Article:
Bank of New York v. Brown, PICS Case No. 14-0198 (C.P. Lawrence Jan. 23, 2014) Motto, P.J. (7 pages).

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Judgments • Mortgage Foreclosure • Revival • Inactive Cases

Bank of New York v. Brown, PICS Case No. 14-0198 (C.P. Lawrence Jan. 23, 2014) Motto, P.J. (7 pages).

Mortgage foreclosure judgment is not subject to judgment lien revival statute. Dismissal for inactivity does not apply to case that has proceeded to final judgment. Motion denied.

In October 2007, a default judgment in mortgage foreclosure was entered against defendant. More than six years later, she moved to vacate the judgment because no action for revival of a judgment lien had been commenced within five years from its entry. Defendant also requested that the action be dismissed with prejudice pursuant to Pa.R.Civ.P. 230.2 (L.R. 1901) due to inactivity. The court denied the motion.

Section 5526 of the Judicial Code, governing revival of judgment liens, does not apply to in rem judgments in mortgage foreclosure, but to judgments for the payment of money. Unlike a money judgment, an in rem judgment in mortgage foreclosure does not operate as judgment lien on all real property of the debtor requiring a revival proceeding to be commenced within five years, and creates no personal liability. It is not affected by the law relating to the priority of liens; the lien relates back to the recording of the mortgage and derives its effectiveness from the mortgage document itself, not from the judgment.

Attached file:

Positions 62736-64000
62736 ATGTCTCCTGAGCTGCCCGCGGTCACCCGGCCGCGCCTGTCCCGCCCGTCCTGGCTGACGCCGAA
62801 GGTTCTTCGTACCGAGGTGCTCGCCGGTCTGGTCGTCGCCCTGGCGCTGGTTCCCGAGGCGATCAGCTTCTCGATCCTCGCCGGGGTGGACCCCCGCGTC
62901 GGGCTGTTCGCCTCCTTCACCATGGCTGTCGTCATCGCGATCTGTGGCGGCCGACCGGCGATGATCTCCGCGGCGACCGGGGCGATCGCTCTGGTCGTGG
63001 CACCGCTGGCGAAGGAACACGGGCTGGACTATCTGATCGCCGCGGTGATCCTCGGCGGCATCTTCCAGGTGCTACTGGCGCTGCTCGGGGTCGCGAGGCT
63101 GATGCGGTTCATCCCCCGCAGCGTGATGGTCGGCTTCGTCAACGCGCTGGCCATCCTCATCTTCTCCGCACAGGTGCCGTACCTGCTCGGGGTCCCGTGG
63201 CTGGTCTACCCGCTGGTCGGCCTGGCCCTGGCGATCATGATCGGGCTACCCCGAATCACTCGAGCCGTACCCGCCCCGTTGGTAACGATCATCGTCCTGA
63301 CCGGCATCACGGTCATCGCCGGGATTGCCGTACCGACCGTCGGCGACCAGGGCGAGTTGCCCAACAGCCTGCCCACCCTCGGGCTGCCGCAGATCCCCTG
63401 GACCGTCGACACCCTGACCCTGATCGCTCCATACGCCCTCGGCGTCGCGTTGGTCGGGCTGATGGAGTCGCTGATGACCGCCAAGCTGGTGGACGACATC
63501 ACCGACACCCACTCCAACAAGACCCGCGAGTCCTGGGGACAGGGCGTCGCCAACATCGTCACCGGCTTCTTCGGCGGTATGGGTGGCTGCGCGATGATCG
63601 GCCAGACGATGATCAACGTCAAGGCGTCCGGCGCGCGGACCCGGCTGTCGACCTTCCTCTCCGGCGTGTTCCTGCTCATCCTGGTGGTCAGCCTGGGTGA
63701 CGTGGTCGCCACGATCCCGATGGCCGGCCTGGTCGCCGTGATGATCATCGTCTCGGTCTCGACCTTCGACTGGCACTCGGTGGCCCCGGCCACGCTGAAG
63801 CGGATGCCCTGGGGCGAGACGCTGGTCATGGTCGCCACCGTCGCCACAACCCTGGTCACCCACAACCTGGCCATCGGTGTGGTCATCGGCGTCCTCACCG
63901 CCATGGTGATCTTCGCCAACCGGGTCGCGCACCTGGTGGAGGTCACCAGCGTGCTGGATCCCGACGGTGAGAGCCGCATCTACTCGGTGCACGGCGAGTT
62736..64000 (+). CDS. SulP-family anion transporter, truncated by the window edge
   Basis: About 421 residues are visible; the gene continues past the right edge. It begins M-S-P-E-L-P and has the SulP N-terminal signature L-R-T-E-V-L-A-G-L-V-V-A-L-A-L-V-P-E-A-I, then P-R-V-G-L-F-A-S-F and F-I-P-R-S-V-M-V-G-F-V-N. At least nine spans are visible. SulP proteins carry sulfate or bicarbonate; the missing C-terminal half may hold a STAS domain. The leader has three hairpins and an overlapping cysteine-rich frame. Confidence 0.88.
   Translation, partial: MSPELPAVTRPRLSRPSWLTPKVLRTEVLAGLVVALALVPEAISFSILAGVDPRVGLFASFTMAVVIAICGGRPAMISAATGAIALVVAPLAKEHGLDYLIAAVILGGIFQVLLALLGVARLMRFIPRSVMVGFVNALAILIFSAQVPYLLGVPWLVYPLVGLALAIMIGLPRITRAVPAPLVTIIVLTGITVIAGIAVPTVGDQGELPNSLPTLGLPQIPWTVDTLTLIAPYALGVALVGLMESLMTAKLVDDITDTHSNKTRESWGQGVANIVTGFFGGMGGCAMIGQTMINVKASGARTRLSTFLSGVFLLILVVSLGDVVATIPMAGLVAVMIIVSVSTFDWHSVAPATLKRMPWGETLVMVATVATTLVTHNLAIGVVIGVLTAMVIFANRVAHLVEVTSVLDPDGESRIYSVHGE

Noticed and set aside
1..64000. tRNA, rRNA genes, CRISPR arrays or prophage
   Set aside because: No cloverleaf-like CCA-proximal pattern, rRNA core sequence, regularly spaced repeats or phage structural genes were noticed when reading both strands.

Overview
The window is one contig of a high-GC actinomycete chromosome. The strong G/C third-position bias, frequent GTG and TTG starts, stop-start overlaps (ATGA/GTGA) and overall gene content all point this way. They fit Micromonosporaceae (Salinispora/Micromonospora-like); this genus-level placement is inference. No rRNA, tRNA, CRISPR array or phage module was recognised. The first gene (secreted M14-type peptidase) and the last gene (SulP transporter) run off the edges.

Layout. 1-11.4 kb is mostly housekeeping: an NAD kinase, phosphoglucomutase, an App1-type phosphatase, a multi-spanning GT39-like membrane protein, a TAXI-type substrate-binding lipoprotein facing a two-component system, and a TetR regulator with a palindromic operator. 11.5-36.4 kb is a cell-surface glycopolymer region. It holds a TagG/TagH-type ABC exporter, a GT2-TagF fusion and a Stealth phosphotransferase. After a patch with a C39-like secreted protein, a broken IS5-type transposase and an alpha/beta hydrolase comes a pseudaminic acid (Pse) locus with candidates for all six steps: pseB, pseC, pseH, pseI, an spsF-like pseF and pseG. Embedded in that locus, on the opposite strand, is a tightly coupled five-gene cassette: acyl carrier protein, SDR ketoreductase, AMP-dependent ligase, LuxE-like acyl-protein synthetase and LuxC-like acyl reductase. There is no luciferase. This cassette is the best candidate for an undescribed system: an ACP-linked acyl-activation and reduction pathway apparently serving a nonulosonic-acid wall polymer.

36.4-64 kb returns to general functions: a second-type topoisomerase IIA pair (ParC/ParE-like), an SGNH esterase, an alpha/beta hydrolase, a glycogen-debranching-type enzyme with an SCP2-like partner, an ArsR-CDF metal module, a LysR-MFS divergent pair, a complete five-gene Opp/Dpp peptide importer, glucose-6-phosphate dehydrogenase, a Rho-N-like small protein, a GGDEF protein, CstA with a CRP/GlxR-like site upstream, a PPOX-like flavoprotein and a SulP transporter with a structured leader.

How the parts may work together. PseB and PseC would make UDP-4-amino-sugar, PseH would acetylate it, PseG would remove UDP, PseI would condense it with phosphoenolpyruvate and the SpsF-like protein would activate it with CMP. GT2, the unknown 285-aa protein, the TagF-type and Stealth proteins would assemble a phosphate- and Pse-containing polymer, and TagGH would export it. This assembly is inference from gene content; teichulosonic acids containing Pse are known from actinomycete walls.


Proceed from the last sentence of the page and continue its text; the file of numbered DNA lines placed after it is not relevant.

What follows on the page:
Furthermore, Rule 230.2 (L.R. 1901) ("lack of activity") does not apply to a case that has proceeded to final judgment.